On August 22, we reported here that Hydro-Québec Distribution was postponing to an undetermined date the deadline for submission of bids in its latest call for tenders for the purchase of a block of wind power produced by facilities with an installed capacity of 450 MW (A/O 2013-01), pending the approval by the Régie de l’énergie, Québec’s energy board, of the weighting table for the applicable evaluation criteria.
In a decision issued on October 20 and available here (in French only), the Régie de l’énergie finally approved the weighting table. Of interest, the Régie de l’énergie modified the weighting table by reducing the number of points allocated to the “cost of electricity”, “project feasibility”, “relevant experience” and “financial capability” criteria and reallocating those points to the “Québec content in excess of the 60% minimum requirement” and “manufacturing of strategic components in Québec” criteria. Continue Reading
British Columbia’s Minister of Energy and Mines Bill Bennett addressed the province’s independent power producers at the opening of Clean Energy BC’s annual conference in Vancouver on October 16, 2014. Speaking in the wake of the announcement earlier in the week that the Site C clean energy project (Site C) has received environmental approvals from the B.C. and federal governments, Minister Bennett confirmed that the B.C. government has not yet made a final investment decision with respect to Site C and is in the final stages of a “due diligence” process that includes comparisons to other potential alternatives, including a portfolio of renewable resources.
Noting that “all signs” point toward greater economic growth and electricity demand in B.C., Minister Bennett reviewed the four key components for meeting forecast load growth in the province, as described in BC Hydro’s current Integrated Resource Plan (IRP): (1) conservation and other demand side management (DSM) initiatives, currently targeted to satisfy 78% of future load growth; (2) refurbishment of and upgrades to existing heritage hydro assets; (3) acquisitions from independent power producers; and (4) Site C. Continue Reading
On October 10, 2014, the British Columbia Supreme Court (“Court”) issued reasons in Western Canada Wilderness Committee v. British Columbia (Oil and Gas Commission), 2014 BCSC 1919. In this case, the petitioners, Western Canada Wilderness and Sierra Club of British Columbia Foundation (together, the “Petitioners”), brought a judicial review application against the British Columbia Oil and Gas Commission (“OGC”).
At issue was the proper interpretation of the Water Act as it relates to the granting by the OGC to the oil and gas industry of short-term water use approvals under s. 8 (“Approvals”). The issue focused on whether recurrent Approvals may be granted, and whether such Approvals may extend beyond the 24-month maximum term specified in the Water Act. According to the Petitioners, the OGC consistently acted in contravention of the Water Act by granting repeated Approvals which, in effect, authorized companies to use and divert water for more than one term and for more than 24 months. The Petitioners’ main concerns were the negative effects of water use for hydraulic fracturing (or “fracking”) purposes. Continue Reading
On October 14, 2014, the Minister of Energy and Natural Resources and the Minister Responsible for the Northern Plan, Mr. Pierre Arcand, and the Minister of the Economy, Innovation and Exports, Mr. Jacques Daoust, introduced Québec’s strategy to use its electricity surpluses: a 20% discount on the current industrial electricity rates to encourage investments and new projects in the province. Continue Reading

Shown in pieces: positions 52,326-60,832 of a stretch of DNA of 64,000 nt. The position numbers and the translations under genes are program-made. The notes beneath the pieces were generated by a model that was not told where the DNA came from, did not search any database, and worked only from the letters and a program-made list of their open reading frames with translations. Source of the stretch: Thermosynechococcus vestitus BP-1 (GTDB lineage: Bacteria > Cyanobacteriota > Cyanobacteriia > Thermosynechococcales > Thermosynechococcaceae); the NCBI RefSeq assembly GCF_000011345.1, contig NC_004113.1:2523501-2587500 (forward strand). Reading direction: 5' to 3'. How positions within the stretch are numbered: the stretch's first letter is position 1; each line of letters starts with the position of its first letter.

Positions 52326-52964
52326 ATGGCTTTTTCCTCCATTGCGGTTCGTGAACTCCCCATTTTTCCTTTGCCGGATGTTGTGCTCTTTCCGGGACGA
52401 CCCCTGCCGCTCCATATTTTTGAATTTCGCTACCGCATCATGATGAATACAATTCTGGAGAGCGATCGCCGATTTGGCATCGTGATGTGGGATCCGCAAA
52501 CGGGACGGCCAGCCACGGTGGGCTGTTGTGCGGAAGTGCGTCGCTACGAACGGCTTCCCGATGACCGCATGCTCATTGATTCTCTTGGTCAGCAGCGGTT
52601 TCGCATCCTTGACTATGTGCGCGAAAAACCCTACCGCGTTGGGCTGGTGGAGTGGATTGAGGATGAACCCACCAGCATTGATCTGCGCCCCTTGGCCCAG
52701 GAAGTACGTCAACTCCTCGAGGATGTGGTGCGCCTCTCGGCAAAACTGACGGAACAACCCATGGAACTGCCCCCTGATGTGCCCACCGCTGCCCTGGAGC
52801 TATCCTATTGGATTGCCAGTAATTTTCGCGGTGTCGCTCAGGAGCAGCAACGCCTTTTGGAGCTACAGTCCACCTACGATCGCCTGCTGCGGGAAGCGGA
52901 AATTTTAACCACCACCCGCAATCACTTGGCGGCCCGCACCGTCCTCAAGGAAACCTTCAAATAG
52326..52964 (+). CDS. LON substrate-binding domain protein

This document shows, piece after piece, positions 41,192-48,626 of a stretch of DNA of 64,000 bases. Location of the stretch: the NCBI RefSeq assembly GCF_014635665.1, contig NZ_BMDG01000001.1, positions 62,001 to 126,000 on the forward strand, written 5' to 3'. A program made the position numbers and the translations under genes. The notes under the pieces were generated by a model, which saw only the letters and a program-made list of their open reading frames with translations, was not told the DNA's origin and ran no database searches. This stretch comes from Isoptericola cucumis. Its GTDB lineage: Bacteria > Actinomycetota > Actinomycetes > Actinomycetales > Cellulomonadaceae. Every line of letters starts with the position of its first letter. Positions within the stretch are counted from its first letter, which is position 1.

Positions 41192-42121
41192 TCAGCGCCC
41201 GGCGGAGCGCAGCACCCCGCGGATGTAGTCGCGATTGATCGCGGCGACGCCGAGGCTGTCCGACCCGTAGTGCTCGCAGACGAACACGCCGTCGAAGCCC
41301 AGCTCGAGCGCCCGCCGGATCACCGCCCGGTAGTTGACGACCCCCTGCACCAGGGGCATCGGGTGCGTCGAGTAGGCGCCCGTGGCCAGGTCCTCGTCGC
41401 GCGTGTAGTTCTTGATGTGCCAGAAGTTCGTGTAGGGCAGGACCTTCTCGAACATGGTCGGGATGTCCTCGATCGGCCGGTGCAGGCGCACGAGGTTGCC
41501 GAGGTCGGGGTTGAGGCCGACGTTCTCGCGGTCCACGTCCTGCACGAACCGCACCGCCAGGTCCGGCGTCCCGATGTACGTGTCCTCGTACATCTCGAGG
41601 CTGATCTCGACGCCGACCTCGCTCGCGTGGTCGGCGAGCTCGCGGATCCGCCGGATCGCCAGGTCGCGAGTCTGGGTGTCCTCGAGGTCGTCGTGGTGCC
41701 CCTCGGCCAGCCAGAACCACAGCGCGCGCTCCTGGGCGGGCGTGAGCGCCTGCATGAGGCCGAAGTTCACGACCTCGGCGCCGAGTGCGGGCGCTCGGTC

The B.C. and federal governments have granted environmental approvals to BC Hydro for its Site C Clean Energy Project (Site C). B.C. Environment Minister Mary Polak announced on October 14, 2014 the issuance of an environmental assessment certificate (EA Certificate) for Site C, concluding that the project is in the public interest and that its benefits outweigh the risks of significant adverse environmental, social and heritage effects. In addition, federal Environment Minister Leona Aglukkaq issued a decision statement (Decision Statement) approving Site C, declaring that the significant adverse environmental effects that Site C is likely to cause are justified in the circumstances.
With these approvals in place, the B.C. government must now decide whether to proceed with Site C based on an investment decision. Continue Reading
On October 9, 2014, the National Energy Board (the “NEB”) heard oral argument for a motion by Trans Mountain Pipeline ULC (“Trans Mountain”) seeking an order pursuant to sections 12, 13, and 73(a) of the National Energy Board Act (the “Act”). Submissions were made by Trans Mountain and the City of Burnaby (“Burnaby”). At the end of the hearing, the NEB advised a decision will be made soon, but did not provide a specific time frame.
On August 19, 2014, the NEB issued Ruling No. 28 (the “Ruling”). The Ruling concluded that under s. 73(a) of the Act, Trans Mountain is permitted to enter any Crown (federal or provincial) or private lands which lie in the intended route of its pipeline to carry out surveys and examinations. This included a small portion of the Burnaby Mountain Conservation Area (the “Subject Lands”). Continue Reading
On September 30, 2014, Québec Premier Philippe Couillard, jointly with the Minister of Energy and Natural Resources and the Minister Responsible for the Northern Plan, Mr. Pierre Arcand, the Minister for Transport and the Implementation of the Maritime Strategy, Mr. Jean d’Amour, and Mrs. Sophie Brochu, President and CEO of Gaz Métro, the principal distributor of natural gas in Québec, announced an investment by Investissment Québec of $50M in the share capital of the Gaz Métro subsidiary responsible for marketing liquefied natural gas (“LNG”), Gaz Métro LNG. According to the media, this investment represents a 42% stake in Gaz Métro LNG.
These funds will enable Gaz Métro LNG to increase its LNG offer through the addition of an LNG train to its eastern Montreal plant. Continue Reading